I debated about what to use to make the cavity in the tops of the cookies.  In the end, I used my pinky for the first sheet pan, and for the second sheet pan, I used my old plastic 1/4 tsp measuring spoon.  It seemed though, like the cavities in the picture in the book are bigger than mine. 
Cookies in the oven, it was time for a coffee break :)  

Whenever a recipe calls for strong brewed coffee or espresso now, I whip out a packet of my Starbucks Italian Roast Via coffee.  Instead of adding 8 oz of water to the packet contents, I add 6 oz to ensure it's nice and strong.
The cookies baked up fine and the browning almonds smelled quite nice, but my little cavities started disappearing as they got near being done :(   

I grabbed my little 1/4 tsp measuring spoon and as soon as they came out of the oven, while still soft, I gently used the spoon to press out the little cavities.  Don't push too hard though, as the cookies will crack.

The #1 mistake I made was to add cool vanilla to my melted white chocolate.  My melted chocolate seized up and no matter how much I stirred, even after adding my hot espresso, I couldn't do anything with the chocolate filling.  It was a grainy, lumpy mess.  I had to throw it out and try again.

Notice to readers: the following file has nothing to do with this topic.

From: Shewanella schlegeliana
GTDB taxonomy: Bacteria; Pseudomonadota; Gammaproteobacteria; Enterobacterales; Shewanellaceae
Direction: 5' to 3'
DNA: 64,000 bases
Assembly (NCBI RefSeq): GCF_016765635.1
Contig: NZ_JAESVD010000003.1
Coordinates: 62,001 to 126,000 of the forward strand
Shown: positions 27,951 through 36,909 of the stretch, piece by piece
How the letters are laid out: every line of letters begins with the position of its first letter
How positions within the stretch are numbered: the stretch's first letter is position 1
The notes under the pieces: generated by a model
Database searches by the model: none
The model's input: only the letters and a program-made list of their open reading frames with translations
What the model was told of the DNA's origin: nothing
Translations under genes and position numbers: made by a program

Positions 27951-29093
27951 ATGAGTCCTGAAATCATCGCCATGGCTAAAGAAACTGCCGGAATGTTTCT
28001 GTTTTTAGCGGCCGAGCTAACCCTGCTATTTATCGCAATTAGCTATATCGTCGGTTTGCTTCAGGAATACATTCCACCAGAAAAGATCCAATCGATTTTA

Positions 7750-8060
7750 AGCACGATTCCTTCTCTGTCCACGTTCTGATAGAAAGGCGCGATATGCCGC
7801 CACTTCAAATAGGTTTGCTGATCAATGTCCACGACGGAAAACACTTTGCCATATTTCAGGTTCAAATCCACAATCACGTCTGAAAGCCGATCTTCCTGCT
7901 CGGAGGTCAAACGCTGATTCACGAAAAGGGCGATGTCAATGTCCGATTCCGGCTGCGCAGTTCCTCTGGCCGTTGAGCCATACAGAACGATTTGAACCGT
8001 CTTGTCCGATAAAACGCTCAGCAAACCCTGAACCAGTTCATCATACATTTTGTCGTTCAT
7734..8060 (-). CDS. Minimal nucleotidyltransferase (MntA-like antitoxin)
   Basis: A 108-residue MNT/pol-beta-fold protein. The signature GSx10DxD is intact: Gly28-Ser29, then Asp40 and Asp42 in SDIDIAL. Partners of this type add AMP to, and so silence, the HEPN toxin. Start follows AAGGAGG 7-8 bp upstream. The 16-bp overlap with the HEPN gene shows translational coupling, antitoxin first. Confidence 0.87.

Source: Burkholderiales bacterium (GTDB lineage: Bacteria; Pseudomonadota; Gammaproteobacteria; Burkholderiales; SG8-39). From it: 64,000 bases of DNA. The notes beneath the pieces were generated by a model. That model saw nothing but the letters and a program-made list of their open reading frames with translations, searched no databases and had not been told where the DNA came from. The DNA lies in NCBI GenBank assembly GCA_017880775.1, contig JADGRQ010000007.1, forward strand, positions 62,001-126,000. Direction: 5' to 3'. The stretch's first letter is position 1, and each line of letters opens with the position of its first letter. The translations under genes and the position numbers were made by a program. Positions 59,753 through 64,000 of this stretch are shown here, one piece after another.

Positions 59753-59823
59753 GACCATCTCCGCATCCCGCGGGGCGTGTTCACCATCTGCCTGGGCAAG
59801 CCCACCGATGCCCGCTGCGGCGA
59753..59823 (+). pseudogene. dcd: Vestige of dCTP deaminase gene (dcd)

For my second attempt, I only used 4 oz of white chocolate and some semi-sweet regular chocolate (to give the filling a darker color).  I added my vanilla to my espresso, then poured the espresso over the chocolate.  I then placed the bowl over my barely simmering water and melted the chocolate.    

I let the filling cool a bit, then poured it into a disposable decorating bag and filled all my cookies.  I'm not sure how Nick got such glossy smooth tops on his cookies.  My filling wasn't thin enough to ooze down into each cavity and smooth itself out.  I tried smoothing the tops with an offset spatula, but that didn't work.

The finished cookies were still very attractive.  We thought the flavor of these cookies was just OK, though. We like the toasted ground almonds on the outside of the cookie, but the flavor of the cookie is kind of plain, and they are a little dry.  Hubby says they taste 'floury'.  The flavor of the filling is good, but there is just not enough of it to make up for the flavor/texture lacking in the cookie itself.  Maybe this cookie is just not right for us, since we tend to like moist, chewy cookies.  Anyway, I'm glad I tried this recipe and I'm off to try another.   So far the Cocoa Nib Brownies are still my favorite!